From Shred to Ed: Mr. Pupplo’s Wild Ride
By Kali Tapper ’22
Mr. Pupplo scrolls through his cell phone with calloused fingers, searching for a picture of his younger self. He sweeps his long hair away from his eyes, revealing a faded ear piercing. While now a well-known math teacher at Frank Sinatra School of the Arts (FSSA), Mr. Pupplo lived a secret life as the lead guitarist and original member of the emo/punk band Endwell, who once toured Europe and partied with the children of A-listers.
A Queens native, Mr. Pupplo started learning guitar at 10 years old, forming his first band, Without Reason, at age 14. Later on, he formed the band Endwell with friends from his neighborhood.
“The original people from Endwell and Without Reason were like my best friends growing up, the kids I went to elementary school and middle school with,” said Mr. Pupplo.
He goes on to describe meeting the lead singer, Chris while skating.
“In College Point, we were skateboarding, and this bus drove by, and he screamed out the window: ‘Hey! You guys skate?’ and then he got off the bus and came and skated with us. And that’s where we started,” he said.
From the beginning, they knew performing was what they wanted to do full time, and began dedicating time to writing songs and practicing. They’d book gigs by befriending other local bands in the music scene and trading shows with them. The band independently recorded and released their first EP titled The Missing Pieces in 2005 and began touring the country.
“We started playing out a lot and doing further shows. We all had gotten our licenses, we bought a really bad van at the time, like a really old hoopty van that broke down in Florida on our very first tour. We brought it to the mechanic and they said, there’s no coming back, it’s destroyed, it’s gone, you’ve got to find a way back to New York. So we rented a Penske moving truck and we actually lived in the back of that for the rest of the tour. It was a lot more sleeping on couches, sleeping in the van, stuff like that.”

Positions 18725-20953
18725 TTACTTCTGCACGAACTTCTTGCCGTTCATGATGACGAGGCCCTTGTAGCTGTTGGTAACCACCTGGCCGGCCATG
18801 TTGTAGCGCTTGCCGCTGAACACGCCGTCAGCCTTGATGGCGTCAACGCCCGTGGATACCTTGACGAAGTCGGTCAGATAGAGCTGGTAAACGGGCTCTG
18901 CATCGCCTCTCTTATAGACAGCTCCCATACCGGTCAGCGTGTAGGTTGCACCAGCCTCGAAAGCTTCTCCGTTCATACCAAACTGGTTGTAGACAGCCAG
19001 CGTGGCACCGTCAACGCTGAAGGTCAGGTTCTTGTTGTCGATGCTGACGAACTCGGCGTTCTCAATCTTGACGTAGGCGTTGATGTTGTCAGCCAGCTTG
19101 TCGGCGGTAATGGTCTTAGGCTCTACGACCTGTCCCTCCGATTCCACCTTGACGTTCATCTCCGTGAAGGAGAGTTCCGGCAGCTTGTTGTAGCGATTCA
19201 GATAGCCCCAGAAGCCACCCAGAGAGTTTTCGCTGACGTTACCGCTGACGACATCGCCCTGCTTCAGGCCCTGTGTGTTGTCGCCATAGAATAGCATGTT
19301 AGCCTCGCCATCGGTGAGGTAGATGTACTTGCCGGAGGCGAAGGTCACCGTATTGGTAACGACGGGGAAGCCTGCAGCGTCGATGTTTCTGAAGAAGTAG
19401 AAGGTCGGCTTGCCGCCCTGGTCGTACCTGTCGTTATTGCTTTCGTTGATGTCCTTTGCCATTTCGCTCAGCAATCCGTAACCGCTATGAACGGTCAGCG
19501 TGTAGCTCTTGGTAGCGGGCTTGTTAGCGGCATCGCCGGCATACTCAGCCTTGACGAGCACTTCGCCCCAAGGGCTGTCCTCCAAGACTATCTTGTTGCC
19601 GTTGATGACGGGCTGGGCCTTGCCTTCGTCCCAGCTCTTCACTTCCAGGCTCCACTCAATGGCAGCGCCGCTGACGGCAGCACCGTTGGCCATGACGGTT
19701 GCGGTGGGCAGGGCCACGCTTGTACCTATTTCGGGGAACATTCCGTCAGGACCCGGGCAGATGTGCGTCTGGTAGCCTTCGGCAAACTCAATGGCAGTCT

The band’s peak happened after they released their first full length, “Homeland Insecurity,” in 2006, which sold more than 15,000 copies. Mr. Pupplo describes Endwell’s call to fame.
“When we’d go to concerts, people would ask for autographs and then bring up pictures of us and posters and all that and we’d sign them. That was when I was 21 years old. When we recorded that album, we were living in a beautiful furnished apartment on Sunset and Vine in Hollywood all paid for. We were recording at NRG Studios, which was like this multi-million dollar studio where No Doubt and Linkin Park recorded. We were going to all these crazy parties. We stayed with Steven Tyler’s daughter, Mia Tyler for like two weeks,” he said.
“The shows got bigger and bigger and bigger into the European tour, which was like the peak of the second coming of Endwell,” he added. “That was my last official tour before I became a teacher. It was our first tour on a tour bus. Every night when we got to the venue we were fed, they gave us drinks, they gave us everything. It was my real taste of being a professional musician. But even at that point, I was kind of over the chaos of being a musician. And just like every day, not knowing where you’re going to sleep, what you’re going to eat, stuff like that. It’s really easy to live that kind of life when you’re 17 and hungry for it. Still easy to live when you’re 21 and you’re having a great time. By the time you hit like 25, it’s a little bit harder.”
After the European tour, Mr. Pupplo went back to college, first for biochemistry, the biology, then political science, and finally graduating in 2011 with a degree in economics.
“Endwell wasn’t done yet, so I had different guitar player friends fill in for me while I was sitting in my math classes, thinking about my friend Ian, in like France meeting people, it was a little bit hard to get over. But at the same time, I knew that I was going to actually own my own home and you know, move on to bigger and better things. I saw that a lot of people, older musicians are still doing the same grind and not making any money. And then eventually, they were 40, and they were living at their parents’ houses and I just didn’t want that for myself,” Mr. Pupplo said.
Mr. Pupplo has been teaching for eight years, seven of which were at FSSA. He said he loves watching students gain confidence in math and feeling comfortable in the classroom.
Even as a math teacher, Mr. Pupplo still finds time to pursue his love of music.
“I write music with other people really, friends from the neighborhood. Endwell? Not really. But I don’t think that means we’re done, we’re just not doing anything at this point. I don’t think it ever will be [officially disbanded], because I’m still alive. I’m the only original member left,” Mr. Pupplo said.